Big Drop Stout

This beer would be a fantastic stout – and I don’t mean “fantastic for an alcohol-free stout”, but just a plain old unqualified fantastic stout – were it not for one fairly serious shortcoming. It tastes, and smells, rather a lot like stale cigarette smoke. This is a fairly disconcerting quality, as it’s a flavour that I associate with things that need to go into the laundry, not things that I should be inserting into my mouth.

That said, given that stouts and porters are traditionally my “thing”, and the competition in the alcohol-free stakes is St Peters (and we all know how badly that turned out), it may be that the stale cigarette quality is one that it might be worth learning to live with.

Erdinger Alkoholfrei

Wheat beers aren’t usually my scene, so purchasing this in the supermarket was a bit of a random move. However, I’d heard really good things about it, and given that there isn’t really much in the way of choice available for those seeking an alcohol-free beer, I figured it was worth giving it a try. The alternative would be to start dipping into alcohol-free lagers, and I don’t think that I’m quite that desperate yet.

First impression was that it comes in pints, whereas most alcohol-free beers come in 330ml bottles or cans.

Second impression was that it’s a bloody lively one. The phrase “do you want a flake with that” springs to mind.

Upon putting glass to lip, I was very impressed. It tastes like a wheat beer, which is both a negative (because I’m not a fan of wheat beers) but a positive (because it doesn’t taste at all inferior to the full-alcohol variant). And it’s got a nice weighty velvetiness, none of that thinness that seems to be unavoidable in most alcohol free beers to some degree.

From a neutral standpoint, if you like wheat beers, or have a broad taste in beers, then this is a damn fine alcohol-free offering. However, for me, it’s just not a flavour that I particularly enjoy.

More alcohol-free beers to come, we hope!

Pete
February 10, 2019

Quality Screen Time | Podcast by Team Uborka | Ep. 02, Life Is Strange

AHA!! It is back again, the second podcast is finally out!!! If you want to listen then:

EPISODE 2

And you can now stream the podcast (and many others) from SoundCloud using the   link up there.

The episode is about Life is Strange and is around 35 mins, it had to be a bit jam-packed because we had 5, yes that is right, 5 episodes to go through. We do not have much detail because all the episodes are big and we don’t want to bore you to death but we hope this is enough for your standards. If you want to complain about how little detail there is, talk to Karen and Pete because they were the ones against it. -_-

Bernard
February 8, 2019

Art for Art’s Sake

My brother (whom some of you know as the esteemed Dr Pockless) drew and drew and drew, when we were kids. He drew dogs and trees a lot, because we had books on how to draw dogs and trees. Then he drew cartoon characters including one called Sir Herbert Mole and a superhero with a cape. Then he drew heavy metal album cover art. Then he drew on napkins whenever we went out for a meal. Then he learned animation and got a job being a cartoonist, which is what he always said he wanted to be when he grew up.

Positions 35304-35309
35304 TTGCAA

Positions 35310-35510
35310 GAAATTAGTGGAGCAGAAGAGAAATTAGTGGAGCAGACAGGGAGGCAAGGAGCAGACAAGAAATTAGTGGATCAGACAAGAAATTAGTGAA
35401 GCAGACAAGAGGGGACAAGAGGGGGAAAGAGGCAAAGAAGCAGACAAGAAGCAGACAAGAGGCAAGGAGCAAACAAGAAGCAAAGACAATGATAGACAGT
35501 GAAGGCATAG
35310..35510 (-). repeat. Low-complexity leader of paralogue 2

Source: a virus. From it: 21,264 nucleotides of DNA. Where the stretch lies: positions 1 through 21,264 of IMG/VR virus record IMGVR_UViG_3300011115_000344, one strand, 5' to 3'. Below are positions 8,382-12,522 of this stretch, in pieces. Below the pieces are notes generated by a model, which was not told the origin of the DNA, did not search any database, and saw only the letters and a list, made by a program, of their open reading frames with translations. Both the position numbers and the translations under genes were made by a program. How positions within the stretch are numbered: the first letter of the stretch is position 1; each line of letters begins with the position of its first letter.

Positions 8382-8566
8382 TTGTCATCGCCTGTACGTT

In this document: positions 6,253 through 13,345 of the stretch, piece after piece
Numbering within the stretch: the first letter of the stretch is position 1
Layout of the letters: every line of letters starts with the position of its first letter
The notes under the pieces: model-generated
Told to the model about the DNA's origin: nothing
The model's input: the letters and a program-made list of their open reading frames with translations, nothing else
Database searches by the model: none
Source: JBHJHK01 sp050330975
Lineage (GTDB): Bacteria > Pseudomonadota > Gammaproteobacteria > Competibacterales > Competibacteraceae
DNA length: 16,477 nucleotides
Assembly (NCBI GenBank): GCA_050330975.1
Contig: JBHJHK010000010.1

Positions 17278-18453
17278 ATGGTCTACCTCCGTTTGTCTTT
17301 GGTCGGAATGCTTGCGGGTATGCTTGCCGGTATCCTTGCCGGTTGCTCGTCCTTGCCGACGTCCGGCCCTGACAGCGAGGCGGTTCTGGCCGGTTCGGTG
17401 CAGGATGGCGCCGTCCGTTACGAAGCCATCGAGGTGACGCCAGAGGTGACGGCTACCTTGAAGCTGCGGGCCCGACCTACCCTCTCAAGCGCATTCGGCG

I did not draw. I cannot draw. I do not draw. For 48 years, I have not drawn. Late last year we were in Grasmere for a funeral, and Dr P succumbed to his usual urge to buy art materials in the Heaton Cooper studio. Verily, it is irresistable, even I usually come out of there with a postcard at the very least. On this occasion, and with his advice, I purchased a 2B pencil and a sketchbook, announcing that I was going to learn to draw. He was very encouraging. He told me to draw every day, so that was my NY resolution for 2019, and I have kept it.

Over the last decade, I have learned that I can learn to do things. Before that I just bumbled along not being very good at anything, but what I have found is that if I actually do make the effort, and do something a lot (like knitting), I can get reasonably good at it. I will never be amazingly talented at any of these things, but I started with no skill and then did it a lot until I got some skill, and now it is a pleasing thing to do.

It is the 8th February and I am not very good yet, but I’m okay with that. I think this might take years, but it is enjoyable, so that’s ok. I draw my cat a lot, but frustratingly she rarely adopts any position other than loaf; however she is good for that thing where you draw in a continuous line without stopping. I am struggling to resist spending lots of money on art materials, when I haven’t mastered the pencil yet. I carry a sketchbook with me everywhere, but I’m too shy to get it out in public.

Here is the cat, being a loaf. It’s what she does best. I like drawing whiskers and shading, so this works out nicely for both of us. We are both getting old; I seem to be the only one of us willing to learn new tricks.

 

Karen
  • Comments: 3
  • I do admire your persistence, Mr D. - Karen
  • Any chance that a poor retiree can get a shot of Smirnoff Black Label around here? - Mr.D.
  • I see she always has her back to you as well. Typical Maisel. - Pete